I saw Polkacide many times in the 80s and 90s. I wasn’t sure I would still like their punk version of polka, since I’ve been playing polkas myself lately, and may have developed a more, umm, mature outlook on the genre. I thought of reasons not to go: they’ll be too loud, too ironic, too goofy. But it sounded like I had a date, so I bought tickets, and I’m glad I did.
There are photos of the show in this article on SF Gate, about how music venues are threatened by the tech boom in SF. It’s true, everything is threatened, and there is no easy fix. Go hear a band while you still can.
I actually liked all three acts a lot. Pachuco Cadaver, described as a Captain Beefheart cover band, had plenty of originality; the tunes I recognized were greatly changed. The 2nd band, Black Cat Grave, was a duo made up of a bearded singing guitarist and a very energetic drummer. Rocking!
Polkacide did several of the same tunes that we do in BlowMusik, but they were showier, louder, and ironic. They opened with Helena Polka, as they normally do. I heard notes of dixieland, free jazz, saturday morning cartoons… it was fun and manic. The Chicken Dance was ridiculous. Slow, fast, “La la la La, la La, la LA LA!” Yes, I danced! The Beer Barrel Polka started super slow and sexy: Roll… Out…. the Barrel…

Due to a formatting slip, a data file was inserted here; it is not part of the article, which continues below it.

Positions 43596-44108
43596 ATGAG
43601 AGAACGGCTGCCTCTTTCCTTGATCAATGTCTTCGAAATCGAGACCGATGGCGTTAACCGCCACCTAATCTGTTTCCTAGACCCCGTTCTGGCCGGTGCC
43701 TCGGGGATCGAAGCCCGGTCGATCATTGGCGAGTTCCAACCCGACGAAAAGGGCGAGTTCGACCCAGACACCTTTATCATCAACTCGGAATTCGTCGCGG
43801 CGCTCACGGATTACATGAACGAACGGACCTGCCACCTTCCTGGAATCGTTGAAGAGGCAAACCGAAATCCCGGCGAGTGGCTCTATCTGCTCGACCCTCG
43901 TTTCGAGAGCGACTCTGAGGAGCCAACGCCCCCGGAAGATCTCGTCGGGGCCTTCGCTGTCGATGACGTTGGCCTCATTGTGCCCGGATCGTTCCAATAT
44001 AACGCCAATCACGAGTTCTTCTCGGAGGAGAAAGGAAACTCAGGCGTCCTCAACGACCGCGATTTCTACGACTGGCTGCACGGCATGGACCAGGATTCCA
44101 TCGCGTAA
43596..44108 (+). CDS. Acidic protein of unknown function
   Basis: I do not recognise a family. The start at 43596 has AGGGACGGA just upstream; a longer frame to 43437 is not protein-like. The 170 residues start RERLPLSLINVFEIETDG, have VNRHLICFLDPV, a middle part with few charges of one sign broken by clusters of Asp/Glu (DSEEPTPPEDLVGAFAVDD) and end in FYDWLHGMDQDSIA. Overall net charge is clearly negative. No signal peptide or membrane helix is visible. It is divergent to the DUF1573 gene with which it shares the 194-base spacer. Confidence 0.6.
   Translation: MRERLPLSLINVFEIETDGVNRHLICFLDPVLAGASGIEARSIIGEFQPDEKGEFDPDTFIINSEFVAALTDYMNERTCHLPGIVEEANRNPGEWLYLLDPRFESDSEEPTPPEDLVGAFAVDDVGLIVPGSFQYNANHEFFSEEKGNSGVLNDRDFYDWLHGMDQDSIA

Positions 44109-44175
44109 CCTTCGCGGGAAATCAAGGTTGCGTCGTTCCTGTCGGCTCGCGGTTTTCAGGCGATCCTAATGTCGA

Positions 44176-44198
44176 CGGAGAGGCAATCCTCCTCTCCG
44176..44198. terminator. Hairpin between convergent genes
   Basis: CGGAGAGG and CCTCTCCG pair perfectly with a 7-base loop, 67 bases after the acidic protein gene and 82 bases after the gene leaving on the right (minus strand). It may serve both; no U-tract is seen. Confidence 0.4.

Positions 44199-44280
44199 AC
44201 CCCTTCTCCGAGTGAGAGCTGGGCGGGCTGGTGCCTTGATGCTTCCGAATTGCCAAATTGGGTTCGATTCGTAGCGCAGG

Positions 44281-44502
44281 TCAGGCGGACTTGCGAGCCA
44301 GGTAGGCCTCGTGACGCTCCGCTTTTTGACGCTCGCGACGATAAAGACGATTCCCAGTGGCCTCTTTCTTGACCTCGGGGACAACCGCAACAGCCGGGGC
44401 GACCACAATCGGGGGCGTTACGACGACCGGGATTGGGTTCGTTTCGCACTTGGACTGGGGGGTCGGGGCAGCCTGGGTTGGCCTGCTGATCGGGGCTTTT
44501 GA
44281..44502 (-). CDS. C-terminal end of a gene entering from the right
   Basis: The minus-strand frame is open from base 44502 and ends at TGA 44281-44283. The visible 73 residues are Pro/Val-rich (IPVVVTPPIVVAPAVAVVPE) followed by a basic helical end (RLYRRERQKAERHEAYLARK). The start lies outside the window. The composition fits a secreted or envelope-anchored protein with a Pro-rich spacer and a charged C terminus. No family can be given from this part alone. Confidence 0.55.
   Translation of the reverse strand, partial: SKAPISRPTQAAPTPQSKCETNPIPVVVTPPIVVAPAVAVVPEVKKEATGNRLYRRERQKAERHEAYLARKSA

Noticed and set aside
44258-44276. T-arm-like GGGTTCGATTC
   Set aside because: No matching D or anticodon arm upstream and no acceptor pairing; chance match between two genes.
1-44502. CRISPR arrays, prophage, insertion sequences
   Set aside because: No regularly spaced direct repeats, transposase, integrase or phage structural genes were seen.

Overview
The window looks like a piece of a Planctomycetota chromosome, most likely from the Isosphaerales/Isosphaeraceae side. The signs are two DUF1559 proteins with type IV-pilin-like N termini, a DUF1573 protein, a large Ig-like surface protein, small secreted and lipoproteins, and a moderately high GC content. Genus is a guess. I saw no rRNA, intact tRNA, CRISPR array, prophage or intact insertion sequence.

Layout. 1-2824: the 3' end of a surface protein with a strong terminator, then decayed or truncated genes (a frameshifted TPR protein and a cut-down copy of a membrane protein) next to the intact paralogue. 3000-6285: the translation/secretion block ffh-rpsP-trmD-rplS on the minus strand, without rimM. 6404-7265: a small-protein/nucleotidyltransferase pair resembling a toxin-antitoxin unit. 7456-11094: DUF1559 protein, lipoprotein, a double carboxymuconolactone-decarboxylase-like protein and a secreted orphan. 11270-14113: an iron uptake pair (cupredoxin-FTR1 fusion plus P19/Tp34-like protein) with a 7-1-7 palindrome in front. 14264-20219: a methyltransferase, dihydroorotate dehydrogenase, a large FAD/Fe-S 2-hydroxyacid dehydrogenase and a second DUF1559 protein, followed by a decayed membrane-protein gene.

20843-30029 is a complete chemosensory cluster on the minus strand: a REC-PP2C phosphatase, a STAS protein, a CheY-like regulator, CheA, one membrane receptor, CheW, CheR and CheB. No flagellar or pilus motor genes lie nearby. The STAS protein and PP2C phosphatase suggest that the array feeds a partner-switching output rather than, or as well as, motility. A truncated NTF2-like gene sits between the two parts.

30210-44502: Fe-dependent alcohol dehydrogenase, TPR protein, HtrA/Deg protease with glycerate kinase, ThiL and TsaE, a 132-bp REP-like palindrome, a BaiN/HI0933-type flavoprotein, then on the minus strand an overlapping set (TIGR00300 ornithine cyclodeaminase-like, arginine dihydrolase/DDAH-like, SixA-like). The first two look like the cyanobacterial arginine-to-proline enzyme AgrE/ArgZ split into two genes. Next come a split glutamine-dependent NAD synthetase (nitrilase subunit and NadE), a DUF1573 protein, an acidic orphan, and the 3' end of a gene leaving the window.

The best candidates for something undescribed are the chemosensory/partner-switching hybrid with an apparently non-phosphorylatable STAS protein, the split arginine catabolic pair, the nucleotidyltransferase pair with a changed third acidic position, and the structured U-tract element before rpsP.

Who Stole the Kishka had horns playing all the minor key melodies that it needs.
My date didn’t go, in the end, which is too bad because I’m hoping to get her to like polka music. For her, polka is Laurence Welk. But polka is also Polkacide, Karl Hartwich, Romy Gosz. Punk is a lot of things, but Polka is a beat, and it happens to be the punkest of beats. The dances styles are different, but I maintain that polka and punk rock are virtually the same thing.
non-commercial? check. no extended, self-indulgent solos? check
Do It Yourself? don’t let your lack of talent, training, or qualifications stop you? check
Play your music with passion and directness, don't worry about what's popular? this is in all kinds of good music.